If you entered the workforce after 2008, your entire professional life has been in the shadow of the Great Recession.
So it is quite possible you’ve read countless articles about how precarious the job market was, and in many cases, still is. Along the way, you might even have experienced a layoff or two. Understandably, all this uncertainty may have created a deep-seated fear of losing your job.
So the thought of asking for a raise may scare you to death.
But the recession is over. The economy is improving. Companies are hiring top talent, and they are giving raises to key employees. If your work is stellar and deep down you know you deserve a raise, ask for it! But you must do it the right way.
Here are some tips that will put you in a good position to get your first raise:
Make Sure Your Timing is Right
No matter how good your work is or how deserving you are, if your company is struggling and there have been recent layoffs, now is not a great time to ask. If you’re really good at what you do, and you’ve developed marketable skills and industry credibility, it may be time to look for a raise another way: a new job at a company on more solid footing.
Don’t Employ Negative Language
”You get more bees with honey than vinegar” is especially true when asking for a raise. Your language — in writing, verbal and non-verbal — needs to maintain a positive tone and be solution-focused. Telling your employer they “owe you” a raise won’t work. But showing them your impact and potential with concrete examples just might.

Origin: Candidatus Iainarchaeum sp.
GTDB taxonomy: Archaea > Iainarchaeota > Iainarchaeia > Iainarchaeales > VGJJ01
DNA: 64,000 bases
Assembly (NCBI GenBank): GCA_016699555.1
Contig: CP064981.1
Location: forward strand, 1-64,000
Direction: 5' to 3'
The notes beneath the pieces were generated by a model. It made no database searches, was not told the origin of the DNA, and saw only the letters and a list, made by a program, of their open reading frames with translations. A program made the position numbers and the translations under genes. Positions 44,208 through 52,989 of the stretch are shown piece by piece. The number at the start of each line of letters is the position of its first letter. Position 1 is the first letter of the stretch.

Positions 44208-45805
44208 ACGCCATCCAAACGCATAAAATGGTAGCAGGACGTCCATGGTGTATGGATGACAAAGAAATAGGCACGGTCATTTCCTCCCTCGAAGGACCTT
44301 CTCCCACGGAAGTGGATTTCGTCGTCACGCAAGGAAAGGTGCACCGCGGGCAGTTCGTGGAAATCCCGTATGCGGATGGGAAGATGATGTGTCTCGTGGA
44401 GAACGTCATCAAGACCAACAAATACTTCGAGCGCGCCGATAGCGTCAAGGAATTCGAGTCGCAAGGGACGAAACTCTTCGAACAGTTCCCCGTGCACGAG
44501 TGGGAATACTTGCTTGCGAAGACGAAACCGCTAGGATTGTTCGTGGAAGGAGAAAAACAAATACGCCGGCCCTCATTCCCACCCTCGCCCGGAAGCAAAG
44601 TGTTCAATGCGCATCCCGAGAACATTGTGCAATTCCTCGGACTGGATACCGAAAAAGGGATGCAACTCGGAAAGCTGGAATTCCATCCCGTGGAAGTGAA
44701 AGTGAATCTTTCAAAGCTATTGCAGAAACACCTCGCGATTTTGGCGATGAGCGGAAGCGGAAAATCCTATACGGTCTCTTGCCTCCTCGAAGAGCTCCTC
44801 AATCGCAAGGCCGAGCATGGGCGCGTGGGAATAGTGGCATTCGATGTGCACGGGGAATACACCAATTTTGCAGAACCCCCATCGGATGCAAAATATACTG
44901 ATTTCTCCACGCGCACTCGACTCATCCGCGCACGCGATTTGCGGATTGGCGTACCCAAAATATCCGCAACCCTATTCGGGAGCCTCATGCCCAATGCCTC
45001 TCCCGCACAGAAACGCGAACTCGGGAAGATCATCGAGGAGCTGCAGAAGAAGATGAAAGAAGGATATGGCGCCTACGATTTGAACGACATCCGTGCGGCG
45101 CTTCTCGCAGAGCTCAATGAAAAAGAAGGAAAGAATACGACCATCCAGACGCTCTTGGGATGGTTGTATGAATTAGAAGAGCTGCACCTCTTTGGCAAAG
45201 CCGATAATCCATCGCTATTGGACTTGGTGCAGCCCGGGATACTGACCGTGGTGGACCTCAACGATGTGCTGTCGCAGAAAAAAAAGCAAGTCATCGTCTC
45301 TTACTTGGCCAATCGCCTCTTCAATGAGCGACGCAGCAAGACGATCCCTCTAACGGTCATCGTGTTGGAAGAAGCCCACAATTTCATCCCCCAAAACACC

Think like a Business Person
You must approach your salary negotiation for what it is: a business discussion. That is not to say that emotion doesn’t belong in business. After all, great companies inspire employees to be passionate and to pour their heart and soul into their work. But bringing emotion into a salary negotiation can cloud your judgment and cause you to make a strategy mistake or verbal miscue.
You may be a rock star. You may have accomplished amazing things for your company. But if this is your first raise at your current place of employment, be sure not to overshoot your mark. Standard annual raises are around 3%. That doesn’t mean you must stick to that number. But as you’re setting expectations, for you and the employer, don’t ask for a 20% raise and expect it to be approved. Throughout the conversation, position yourself to be deserving of a reasonable raise, but not greedy.
Ultimatums Are a Fool’s Tool
Do not ever give an ultimatum to your employer. This is a negotiation, not a hostage situation! Good negotiators aim to build a win-win situation. That may mean agreeing to take on new responsibilities with your raise, or agreeing to less of a raise than you hoped. That’s called compromise. But threatening to walk if your financial demands aren’t met will cause a defensive reaction and talks of a raise might be replaced with talks of termination or resignation.
Leave with Something
If you get a no, leave the experience with something. Your first request may not result in a raise, so plan ahead to the second ask. Make sure you get clear criteria from your employer on exactly what timeline-based goals you must meet to earn a raise. Schedule a time to review the agreed-upon milestones. Understand exactly how you’ll be measured. Then work hard to exceed expectations so next time you ask for a raise you’re likely to get the answer you want.
Asking for that first raise can be a nerve wracking experience, but gather all your confidence and do it. At the minimum, you’ll walk away with a better understanding of your path forward — and your employer will better understand your value.